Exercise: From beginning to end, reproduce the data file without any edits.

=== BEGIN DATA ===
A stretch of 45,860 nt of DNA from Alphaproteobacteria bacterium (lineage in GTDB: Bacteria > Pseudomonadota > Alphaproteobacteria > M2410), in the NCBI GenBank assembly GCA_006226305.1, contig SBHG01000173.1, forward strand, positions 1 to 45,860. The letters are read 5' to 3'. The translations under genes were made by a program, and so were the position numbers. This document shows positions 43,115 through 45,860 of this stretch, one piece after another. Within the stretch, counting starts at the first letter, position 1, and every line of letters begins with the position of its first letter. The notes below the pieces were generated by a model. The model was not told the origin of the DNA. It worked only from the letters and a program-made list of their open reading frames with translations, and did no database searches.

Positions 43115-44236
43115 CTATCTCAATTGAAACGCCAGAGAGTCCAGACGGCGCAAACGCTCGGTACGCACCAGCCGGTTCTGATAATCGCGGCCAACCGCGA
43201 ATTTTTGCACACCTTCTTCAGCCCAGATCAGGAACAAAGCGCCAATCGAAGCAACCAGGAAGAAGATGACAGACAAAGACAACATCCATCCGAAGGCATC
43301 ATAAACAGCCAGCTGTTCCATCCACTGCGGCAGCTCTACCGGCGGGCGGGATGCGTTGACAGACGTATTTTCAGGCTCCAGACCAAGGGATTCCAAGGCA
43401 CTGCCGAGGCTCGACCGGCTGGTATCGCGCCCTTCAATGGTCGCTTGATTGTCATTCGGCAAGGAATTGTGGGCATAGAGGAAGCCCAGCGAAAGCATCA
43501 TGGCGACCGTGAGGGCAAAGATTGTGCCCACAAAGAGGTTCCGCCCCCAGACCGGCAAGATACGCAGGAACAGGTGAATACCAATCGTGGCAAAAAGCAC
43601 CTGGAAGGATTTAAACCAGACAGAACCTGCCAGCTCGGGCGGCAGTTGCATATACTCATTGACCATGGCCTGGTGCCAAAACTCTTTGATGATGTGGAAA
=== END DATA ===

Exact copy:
A stretch of 45,860 nt of DNA from Alphaproteobacteria bacterium (lineage in GTDB: Bacteria > Pseudomonadota > Alphaproteobacteria > M2410), in the NCBI GenBank assembly GCA_006226305.1, contig SBHG01000173.1, forward strand, positions 1 to 45,860. The letters are read 5' to 3'. The translations under genes were made by a program, and so were the position numbers. This document shows positions 43,115 through 45,860 of this stretch, one piece after another. Within the stretch, counting starts at the first letter, position 1, and every line of letters begins with the position of its first letter. The notes below the pieces were generated by a model. The model was not told the origin of the DNA. It worked only from the letters and a program-made list of their open reading frames with translations, and did no database searches.

Positions 43115-44236
43115 CTATCTCAATTGAAACGCCAGAGAGTCCAGACGGCGCAAACGCTCGGTACGCACCAGCCGGTTCTGATAATCGCGGCCAACCGCGA
43201 ATTTTTGCACACCTTCTTCAGCCCAGATCAGGAACAAAGCGCCAATCGAAGCAACCAGGAAGAAGATGACAGACAAAGACAACATCCATCCGAAGGCATC
43301 ATAAACAGCCAGCTGTTCCATCCACTGCGGCAGCTCTACCGGCGGGCGGGATGCGTTGACAGACGTATTTTCAGGCTCCAGACCAAGGGATTCCAAGGCA
43401 CTGCCGAGGCTCGACCGGCTGGTATCGCGCCCTTCAATGGTCGCTTGATTGTCATTCGGCAAGGAATTGTGGGCATAGAGGAAGCCCAGCGAAAGCATCA
43501 TGGCGACCGTGAGGGCAAAGATTGTGCCCACAAAGAGGTTCCGCCCCCAGACCGGCAAGATACGCAGGAACAGGTGAATACCAATCGTGGCAAAAAGCAC
43601 CTGGAAGGATTTAAACCAGACAGAACCTGCCAGCTCGGGCGGCAGTTGCATATACTCATTGACCATGGCCTGGTGCCAAAACTCTTTGATGATGTGGAAA